“I think not overthinking it, continuing to compete, and just have that work ethic because I think that’s how I kind of broke into it and found that early success.” Said McMann. “It’s just having that extremely hard work ethic and not worrying about scoring goals or whatever, it’s just playing a hard game and playing fast.
“And then, I think for now, it’s continuing to push myself to watch my games and to watch my tendencies and improve on what I’ve already come so far on, improve that offensive side of my game and the reads that I have.”
In shorter terms: “Just be better than I was the day before.”
When players get signed to an NHL contract and go play somewhere else, such as junior, in Europe, or down in the AHL, there are things they’re told to work on.
It could be skating, shooting, play in the defensive zone — sometimes it’s a number of articles they want the player to improve.
In McMann’s case, there are a few pieces the Maple Leafs want to see him work on.
“I think they want me to use my speed as much as possible and be physical.” The 26-year-old stated. “If I can start in the defensive zone, be defensively strong, play fast up the ice, set up the o-zone, and frustrate the defencemen on the other team, I think that’s what they want to see and just playing a fast, hard game.”
But what does Marlies head coach Greg Moore think McMann needs to do to evolve his game for the next level?
“He definitely can’t lose sight of the things that brought him success last year. He was definitely our best player at transporting the puck from top of the circles to top of the circles. With his speed, his strength, his power, he could individually break us out and go set up the o-zone which was really important for us.
“So, continuing to do that, continuing to shoot the puck — another big strength of his. And then it’s just building more layers on top of plays getting off the wall, more passing plays to set up his teammates, and just being very consistent with all of the things he does really well.”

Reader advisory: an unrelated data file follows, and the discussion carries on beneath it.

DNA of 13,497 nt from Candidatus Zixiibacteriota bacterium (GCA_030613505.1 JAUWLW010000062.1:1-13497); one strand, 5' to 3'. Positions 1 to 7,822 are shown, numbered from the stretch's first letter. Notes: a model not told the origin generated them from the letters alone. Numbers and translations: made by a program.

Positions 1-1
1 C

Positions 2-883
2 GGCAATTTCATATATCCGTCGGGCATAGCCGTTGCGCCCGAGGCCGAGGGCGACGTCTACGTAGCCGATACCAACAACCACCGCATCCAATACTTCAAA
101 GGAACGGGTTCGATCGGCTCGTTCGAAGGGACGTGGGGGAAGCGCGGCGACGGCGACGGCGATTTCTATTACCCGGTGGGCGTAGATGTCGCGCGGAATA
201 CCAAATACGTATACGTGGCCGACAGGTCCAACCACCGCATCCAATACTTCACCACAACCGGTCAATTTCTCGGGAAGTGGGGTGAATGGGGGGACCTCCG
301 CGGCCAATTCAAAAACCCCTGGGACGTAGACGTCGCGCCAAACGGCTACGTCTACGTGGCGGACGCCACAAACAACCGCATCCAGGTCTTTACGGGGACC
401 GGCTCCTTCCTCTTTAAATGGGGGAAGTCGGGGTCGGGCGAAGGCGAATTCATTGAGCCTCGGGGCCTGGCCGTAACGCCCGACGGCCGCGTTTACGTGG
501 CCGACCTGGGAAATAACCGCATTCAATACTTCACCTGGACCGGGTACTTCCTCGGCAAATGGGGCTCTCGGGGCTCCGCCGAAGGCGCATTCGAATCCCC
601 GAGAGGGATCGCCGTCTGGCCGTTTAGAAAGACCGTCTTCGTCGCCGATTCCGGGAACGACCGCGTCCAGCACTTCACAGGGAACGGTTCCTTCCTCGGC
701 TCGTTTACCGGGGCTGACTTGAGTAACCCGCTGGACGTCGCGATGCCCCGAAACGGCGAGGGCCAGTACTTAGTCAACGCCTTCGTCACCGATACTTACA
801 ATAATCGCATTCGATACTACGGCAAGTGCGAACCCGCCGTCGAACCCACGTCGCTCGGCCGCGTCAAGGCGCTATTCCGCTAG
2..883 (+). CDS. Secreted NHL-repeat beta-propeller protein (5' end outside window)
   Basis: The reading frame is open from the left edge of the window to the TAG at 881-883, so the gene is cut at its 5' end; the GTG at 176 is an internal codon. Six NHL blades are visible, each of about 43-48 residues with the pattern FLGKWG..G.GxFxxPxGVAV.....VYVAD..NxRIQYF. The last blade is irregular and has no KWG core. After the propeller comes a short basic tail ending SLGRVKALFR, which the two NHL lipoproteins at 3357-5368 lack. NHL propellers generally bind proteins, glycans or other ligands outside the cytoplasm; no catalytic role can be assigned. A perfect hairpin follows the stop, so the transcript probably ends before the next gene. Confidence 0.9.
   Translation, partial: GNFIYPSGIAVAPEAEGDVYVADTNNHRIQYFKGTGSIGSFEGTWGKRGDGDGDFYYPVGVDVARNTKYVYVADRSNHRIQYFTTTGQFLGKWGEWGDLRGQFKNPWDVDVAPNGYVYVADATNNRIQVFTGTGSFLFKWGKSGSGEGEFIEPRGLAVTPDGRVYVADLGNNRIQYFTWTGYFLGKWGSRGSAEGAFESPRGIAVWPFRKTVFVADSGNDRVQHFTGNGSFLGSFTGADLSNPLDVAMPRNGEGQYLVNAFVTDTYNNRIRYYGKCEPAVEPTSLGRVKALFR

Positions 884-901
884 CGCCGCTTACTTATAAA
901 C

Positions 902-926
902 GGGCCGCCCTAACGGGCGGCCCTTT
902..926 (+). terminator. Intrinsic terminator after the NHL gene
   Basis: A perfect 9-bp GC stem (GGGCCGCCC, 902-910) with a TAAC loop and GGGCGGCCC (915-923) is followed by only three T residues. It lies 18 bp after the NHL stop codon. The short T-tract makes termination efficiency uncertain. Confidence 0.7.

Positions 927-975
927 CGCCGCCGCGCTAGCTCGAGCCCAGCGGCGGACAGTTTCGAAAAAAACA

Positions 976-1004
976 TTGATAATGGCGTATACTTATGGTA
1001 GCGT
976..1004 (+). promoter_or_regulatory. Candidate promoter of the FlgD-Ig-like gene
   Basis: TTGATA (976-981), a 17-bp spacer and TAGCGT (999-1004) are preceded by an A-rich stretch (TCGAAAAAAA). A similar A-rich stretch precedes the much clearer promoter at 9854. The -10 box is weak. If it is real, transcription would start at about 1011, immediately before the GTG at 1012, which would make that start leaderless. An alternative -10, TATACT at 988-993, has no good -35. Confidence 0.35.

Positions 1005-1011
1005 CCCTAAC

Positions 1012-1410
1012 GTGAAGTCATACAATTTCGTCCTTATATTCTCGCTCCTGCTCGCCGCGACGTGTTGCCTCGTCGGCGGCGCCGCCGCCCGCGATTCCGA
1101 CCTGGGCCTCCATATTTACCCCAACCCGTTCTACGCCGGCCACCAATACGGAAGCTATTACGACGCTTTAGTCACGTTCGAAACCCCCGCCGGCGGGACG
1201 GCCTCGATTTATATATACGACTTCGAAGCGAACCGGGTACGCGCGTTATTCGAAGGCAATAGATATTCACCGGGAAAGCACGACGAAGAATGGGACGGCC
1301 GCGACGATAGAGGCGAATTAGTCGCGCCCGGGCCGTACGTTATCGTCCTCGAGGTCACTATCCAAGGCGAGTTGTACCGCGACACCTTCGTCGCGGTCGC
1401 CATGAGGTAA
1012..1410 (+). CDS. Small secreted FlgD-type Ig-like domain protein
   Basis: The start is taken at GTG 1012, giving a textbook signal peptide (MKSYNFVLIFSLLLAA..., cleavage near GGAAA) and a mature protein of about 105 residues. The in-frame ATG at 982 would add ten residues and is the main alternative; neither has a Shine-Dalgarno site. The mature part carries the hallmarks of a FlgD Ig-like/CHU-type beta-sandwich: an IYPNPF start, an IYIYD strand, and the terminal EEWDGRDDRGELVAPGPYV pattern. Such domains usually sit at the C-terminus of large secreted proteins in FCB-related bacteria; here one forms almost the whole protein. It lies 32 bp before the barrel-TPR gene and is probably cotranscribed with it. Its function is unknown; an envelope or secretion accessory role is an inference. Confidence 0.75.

After the serious questions, I decided to have some fun and ask McMann some lighthearted ones. After all, it’s always interesting to hear what players do in their spare time away from the rink.

What are some of things you like to do outside of the rink to get your mind off of hockey?

“Summers, I love golf. That’s a big thing for me. I do a lot of cooking, actually, during the season. I try not to order a lot of dinners, but I try to cook a lot. I make a quinoa salad with a tuna steak that’s pretty good. I make a lot of single dish pasta dishes, I like to do that. I think that’s a good focus and it keeps my mind occupied.”
Favourite pasta: “Orzo.”
Great choice, in my opinion.
Favourite Movie: “The Dark Knight.”

Imagine you’re stuck in an arena for an entire month. You’d have to practice and play games there. Who on the Marlies would you want to stay with for the entire month?

“I’d like to say Curtis Douglas, but I know he’d be too annoying after, like, day two.” McMann said with a smile. “So, I’m going to have to go with Joe Blandisi.”